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Free Cisco Lab Scenario Troubleshooting OSPF

Posted by: admin  :  Category: CCNA, CCNP, OSPF




Up till now the lab scenarios have been geared to demonstrating how routing protocols work and how to configure them, but in this lab you will ask you to fix a broken network. This lab includes a corrupted script that you use your troubleshooting techniques to isolate the problems and implement a solution. By the end of the lab, you should have a functional network with full end-to-end connectivity.

Although this labs was created as a Cisco Packet Tracer Activity I have included the GNS3 configuration as well as the Initial router configuration and the solution.

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Troubleshooting OSPF can sometimes be daunting, especially in a large network. However, a routing problem with OSPF is no different than a routing problem with any other routing protocol; the cause will be one of the following:

  • Missing route information
  • Inaccurate route information

OSPF Troubleshooting methodology:

An examination of the route table is still the primary source of troubleshooting information. Using the show ip ospf database command to examine the various LSAs will also yield important information. For example, if a link is unstable, the LSA advertising will change frequently. This condition is reflected in a sequence number that is conspicuously higher than that of the other LSAs. Another sign of instability is an LSA whose age never gets very high.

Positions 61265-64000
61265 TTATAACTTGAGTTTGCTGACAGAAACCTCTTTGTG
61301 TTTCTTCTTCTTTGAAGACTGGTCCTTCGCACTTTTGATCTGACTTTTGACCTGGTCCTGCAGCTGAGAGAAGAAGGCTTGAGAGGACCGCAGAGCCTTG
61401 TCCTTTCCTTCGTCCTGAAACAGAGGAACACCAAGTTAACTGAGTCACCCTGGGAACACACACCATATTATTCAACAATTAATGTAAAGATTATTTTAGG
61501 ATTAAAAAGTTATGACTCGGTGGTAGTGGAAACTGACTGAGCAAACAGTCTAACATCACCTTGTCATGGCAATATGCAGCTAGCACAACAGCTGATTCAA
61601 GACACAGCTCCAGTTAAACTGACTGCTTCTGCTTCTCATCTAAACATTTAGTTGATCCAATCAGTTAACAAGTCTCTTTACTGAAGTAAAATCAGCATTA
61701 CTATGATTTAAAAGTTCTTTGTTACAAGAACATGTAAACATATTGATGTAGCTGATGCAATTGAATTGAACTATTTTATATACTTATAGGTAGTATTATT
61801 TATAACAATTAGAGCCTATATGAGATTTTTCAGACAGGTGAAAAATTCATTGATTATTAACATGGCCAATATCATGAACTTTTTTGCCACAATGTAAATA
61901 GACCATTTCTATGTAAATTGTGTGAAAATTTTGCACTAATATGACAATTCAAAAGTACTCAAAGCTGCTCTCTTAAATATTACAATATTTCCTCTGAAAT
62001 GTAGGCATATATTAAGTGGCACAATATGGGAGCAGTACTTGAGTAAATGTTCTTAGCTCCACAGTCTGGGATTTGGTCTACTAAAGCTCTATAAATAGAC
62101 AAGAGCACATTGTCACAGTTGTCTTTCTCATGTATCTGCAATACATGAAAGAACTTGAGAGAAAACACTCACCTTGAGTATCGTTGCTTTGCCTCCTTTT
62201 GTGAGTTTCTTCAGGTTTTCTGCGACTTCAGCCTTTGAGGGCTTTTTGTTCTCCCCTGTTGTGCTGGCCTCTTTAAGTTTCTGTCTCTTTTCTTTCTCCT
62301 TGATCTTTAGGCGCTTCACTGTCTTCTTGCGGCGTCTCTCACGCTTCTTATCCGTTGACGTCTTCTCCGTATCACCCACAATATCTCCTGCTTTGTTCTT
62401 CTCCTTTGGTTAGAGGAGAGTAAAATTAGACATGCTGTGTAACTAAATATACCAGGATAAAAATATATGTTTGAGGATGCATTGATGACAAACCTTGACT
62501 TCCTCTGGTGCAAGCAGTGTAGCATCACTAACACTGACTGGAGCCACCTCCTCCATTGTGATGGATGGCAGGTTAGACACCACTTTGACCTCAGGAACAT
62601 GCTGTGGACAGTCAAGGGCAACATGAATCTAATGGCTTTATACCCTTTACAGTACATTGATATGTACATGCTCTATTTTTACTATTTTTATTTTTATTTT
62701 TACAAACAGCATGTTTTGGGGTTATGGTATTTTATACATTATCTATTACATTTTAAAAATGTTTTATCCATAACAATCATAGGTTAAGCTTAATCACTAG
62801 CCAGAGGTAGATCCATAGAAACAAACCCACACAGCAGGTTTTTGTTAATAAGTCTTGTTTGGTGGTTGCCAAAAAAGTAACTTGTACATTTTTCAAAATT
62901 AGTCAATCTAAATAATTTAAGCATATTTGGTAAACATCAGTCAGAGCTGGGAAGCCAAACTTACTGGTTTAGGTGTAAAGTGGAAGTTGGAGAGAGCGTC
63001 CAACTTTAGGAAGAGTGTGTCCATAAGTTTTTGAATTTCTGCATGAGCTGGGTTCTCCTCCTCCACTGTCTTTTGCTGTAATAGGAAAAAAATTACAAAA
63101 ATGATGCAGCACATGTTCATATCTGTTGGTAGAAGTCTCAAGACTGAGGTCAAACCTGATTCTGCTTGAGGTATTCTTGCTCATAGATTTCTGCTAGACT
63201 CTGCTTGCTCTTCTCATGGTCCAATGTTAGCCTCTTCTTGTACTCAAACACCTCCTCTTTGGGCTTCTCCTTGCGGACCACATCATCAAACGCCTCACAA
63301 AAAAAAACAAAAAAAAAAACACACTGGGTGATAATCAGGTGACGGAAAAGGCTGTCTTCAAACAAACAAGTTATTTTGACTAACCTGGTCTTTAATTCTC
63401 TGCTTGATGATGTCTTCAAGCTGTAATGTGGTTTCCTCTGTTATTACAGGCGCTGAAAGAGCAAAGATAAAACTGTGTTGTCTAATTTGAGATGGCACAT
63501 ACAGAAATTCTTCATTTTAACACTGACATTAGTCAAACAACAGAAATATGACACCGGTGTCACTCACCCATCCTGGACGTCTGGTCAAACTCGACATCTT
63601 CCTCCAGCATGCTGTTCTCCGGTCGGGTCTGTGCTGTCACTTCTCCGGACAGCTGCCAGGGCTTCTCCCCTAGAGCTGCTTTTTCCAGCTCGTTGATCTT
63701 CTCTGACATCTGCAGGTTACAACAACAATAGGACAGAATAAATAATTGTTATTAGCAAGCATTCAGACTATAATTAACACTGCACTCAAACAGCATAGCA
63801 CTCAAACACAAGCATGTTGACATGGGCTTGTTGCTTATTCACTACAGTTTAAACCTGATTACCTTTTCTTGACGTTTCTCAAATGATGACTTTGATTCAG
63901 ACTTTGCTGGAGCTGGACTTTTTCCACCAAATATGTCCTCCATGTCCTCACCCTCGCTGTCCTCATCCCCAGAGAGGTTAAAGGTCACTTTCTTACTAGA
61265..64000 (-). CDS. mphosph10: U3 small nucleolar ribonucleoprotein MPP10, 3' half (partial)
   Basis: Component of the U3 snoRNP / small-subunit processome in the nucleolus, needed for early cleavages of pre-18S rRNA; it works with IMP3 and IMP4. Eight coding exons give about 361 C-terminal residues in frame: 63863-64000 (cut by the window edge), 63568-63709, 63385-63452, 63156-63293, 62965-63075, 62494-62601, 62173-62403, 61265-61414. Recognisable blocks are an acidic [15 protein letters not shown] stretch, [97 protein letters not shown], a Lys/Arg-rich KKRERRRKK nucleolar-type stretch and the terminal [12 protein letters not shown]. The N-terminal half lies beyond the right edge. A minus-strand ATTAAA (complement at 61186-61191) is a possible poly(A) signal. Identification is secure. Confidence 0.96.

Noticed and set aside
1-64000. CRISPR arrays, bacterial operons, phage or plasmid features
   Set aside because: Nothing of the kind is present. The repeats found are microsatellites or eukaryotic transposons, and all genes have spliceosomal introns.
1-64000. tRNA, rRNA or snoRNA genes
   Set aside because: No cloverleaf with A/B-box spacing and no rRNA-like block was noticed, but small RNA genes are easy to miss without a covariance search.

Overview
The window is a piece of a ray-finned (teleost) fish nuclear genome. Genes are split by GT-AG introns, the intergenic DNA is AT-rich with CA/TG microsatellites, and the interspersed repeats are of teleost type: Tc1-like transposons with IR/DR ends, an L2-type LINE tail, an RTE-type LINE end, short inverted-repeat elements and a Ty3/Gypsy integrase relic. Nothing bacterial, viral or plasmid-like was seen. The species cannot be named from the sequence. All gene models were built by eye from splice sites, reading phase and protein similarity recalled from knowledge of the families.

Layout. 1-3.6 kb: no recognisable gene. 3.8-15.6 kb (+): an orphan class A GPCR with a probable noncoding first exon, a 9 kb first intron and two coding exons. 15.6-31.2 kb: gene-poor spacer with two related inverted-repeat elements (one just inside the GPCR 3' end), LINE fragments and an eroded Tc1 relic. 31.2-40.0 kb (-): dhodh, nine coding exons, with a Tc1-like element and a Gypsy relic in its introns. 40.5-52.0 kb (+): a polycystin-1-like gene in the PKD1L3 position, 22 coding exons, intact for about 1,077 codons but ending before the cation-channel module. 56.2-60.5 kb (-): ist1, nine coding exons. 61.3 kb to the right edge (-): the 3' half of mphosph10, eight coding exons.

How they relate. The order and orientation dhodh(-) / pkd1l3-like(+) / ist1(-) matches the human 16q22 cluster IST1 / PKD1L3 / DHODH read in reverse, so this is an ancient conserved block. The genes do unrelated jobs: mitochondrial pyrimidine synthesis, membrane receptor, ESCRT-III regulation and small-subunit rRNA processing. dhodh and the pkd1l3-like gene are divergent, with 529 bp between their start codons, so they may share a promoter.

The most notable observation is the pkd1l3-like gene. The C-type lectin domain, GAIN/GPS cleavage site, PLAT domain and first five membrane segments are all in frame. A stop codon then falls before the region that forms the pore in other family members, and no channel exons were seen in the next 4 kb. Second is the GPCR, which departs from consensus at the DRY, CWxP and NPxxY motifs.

Keep in mind that the link-state database of every router within an area is the same. So unless you suspect that the database itself is being corrupted on some routers, you can examine the link-state database for the entire area by examining a single router’s link-state database. Another good practice is to keep a copy (hard or soft) of the link-state database for each area.

  • When examining an individual router’s configuration, consider the following:
  • Do all interfaces have the correct addresses and masks?
  • Do the network area statements have the correct inverse masks to match the correct interfaces?
  • Do the network area statements put all interfaces into the correct areas?
  • Are the network area statements in the correct order?
  • When examining adjacencies (or the lack thereof), consider these questions:
  • Are Hellos being sent from both neighbors?
  • Are the timers set the same between neighbors?
  • Are the optional capabilities set the same between neighbors?
  • Are the interfaces configured on the same subnet (that is, do the address/mask pairs belong to the same subnet)?
  • Are the neighboring interfaces of the same network type?
  • Is a router attempting to form an adjacency with a neighbor’s secondary address?

If authentication is being used, is the authentication type the same between neighbors? Are the passwords and (in the case of MD5) the keys the same? Is authentication enabled on all routers within the area?

  • Are any access lists blocking OSPF?
  • If the adjacency is across a virtual link, is the link configured within a stub area?
  • When examining an area-wide problem, consider the following issues:
  • Is the ABR configured correctly?
  • Are all routers configured for the same area type? For example, if the area is a stub area, all routers must have the area stub command.
  • If address summarization is configured, is it correct?

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